I got the idea from Harriet, who keeps a note on her phone of all the words Florence says and what order they came in, to write a letter to Olivia on my personal blog listing all of the words she can say. To my amazement, there are tons! It’s really quite fascinating to see them all written down like that, and if you had any doubts about your baby not progressing as quickly as others, I would urge you to try it.

Try writing down all the things baby can do or say, and when you see it there in black (or whatever other colour pen you use) and white, it will make you realise that they are progressing in their own little way. As the mum at the baby group said; they all take time to do things and they all develop differently.

No two babies are the same, so comparing them and their abilities is bad for everyone. You don’t need to feel insecure and you definitely don’t need to feel like everyone is in competition.

We are all in this parenting malarkey together.

Does social media make it harder to be good mothers?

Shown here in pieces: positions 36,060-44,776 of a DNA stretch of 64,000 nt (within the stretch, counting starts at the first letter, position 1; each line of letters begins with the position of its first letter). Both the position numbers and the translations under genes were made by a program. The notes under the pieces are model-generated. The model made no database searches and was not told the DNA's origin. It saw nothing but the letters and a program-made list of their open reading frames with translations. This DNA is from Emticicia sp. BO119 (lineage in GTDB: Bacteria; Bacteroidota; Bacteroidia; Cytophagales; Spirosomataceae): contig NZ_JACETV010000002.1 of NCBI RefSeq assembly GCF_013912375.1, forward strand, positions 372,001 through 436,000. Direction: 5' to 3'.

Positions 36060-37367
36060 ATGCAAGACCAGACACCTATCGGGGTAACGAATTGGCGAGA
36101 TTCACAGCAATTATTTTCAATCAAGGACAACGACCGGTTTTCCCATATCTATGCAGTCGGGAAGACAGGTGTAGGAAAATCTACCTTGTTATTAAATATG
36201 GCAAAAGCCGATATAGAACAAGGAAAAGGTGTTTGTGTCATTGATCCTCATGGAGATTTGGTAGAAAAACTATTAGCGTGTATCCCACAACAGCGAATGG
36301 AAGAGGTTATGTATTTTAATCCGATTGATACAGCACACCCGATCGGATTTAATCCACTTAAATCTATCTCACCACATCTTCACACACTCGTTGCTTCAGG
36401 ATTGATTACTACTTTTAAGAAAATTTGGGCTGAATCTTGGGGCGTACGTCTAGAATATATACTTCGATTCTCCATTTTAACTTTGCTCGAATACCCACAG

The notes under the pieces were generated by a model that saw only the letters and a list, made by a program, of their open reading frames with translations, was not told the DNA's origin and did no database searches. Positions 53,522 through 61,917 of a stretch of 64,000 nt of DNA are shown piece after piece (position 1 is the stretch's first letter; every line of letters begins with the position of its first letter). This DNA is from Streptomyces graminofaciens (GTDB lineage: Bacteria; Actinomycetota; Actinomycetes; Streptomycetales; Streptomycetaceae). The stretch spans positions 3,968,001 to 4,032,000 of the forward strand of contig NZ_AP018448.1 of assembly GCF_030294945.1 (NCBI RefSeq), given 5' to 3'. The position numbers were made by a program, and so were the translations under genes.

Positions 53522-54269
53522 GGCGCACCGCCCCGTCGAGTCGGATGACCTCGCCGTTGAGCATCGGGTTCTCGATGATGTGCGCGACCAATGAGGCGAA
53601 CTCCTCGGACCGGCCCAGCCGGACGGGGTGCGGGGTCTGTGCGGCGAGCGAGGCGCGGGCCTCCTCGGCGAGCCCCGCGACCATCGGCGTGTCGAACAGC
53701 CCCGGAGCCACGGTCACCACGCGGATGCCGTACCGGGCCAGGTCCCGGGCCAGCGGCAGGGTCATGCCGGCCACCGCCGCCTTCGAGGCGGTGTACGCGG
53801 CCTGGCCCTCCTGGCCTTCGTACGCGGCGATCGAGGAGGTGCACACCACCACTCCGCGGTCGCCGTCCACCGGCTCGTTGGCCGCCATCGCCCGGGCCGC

Since the evolution of Facebook, Twitter, Instagram etc., millions of parents have flocked to social media to show their family and friends pictures of their little ones, experiences they’ve had and problems they’ve encountered along the way. This may seem harmless, but picture this…

Mum one- Only posts on social media about the amazing things her child does, pictures of her child being perfectly behaved. Only shares experiences where she felt triumphant as a parent. Lives a seemingly perfect life with her perfect child. Meanwhile, her toddler has stressed her out all day, nothing has been done around her house and once her toddler has gone to bed, she gets to finally sit down to hot food for the first time today.

Mum two- Checks mum one’s social media frequently, amazed at how well she is coping with motherhood. She scrolls through her social media posts in awe, as her toddler pulls out the clothes she has folded three times already and screams at the top of their lungs for juice!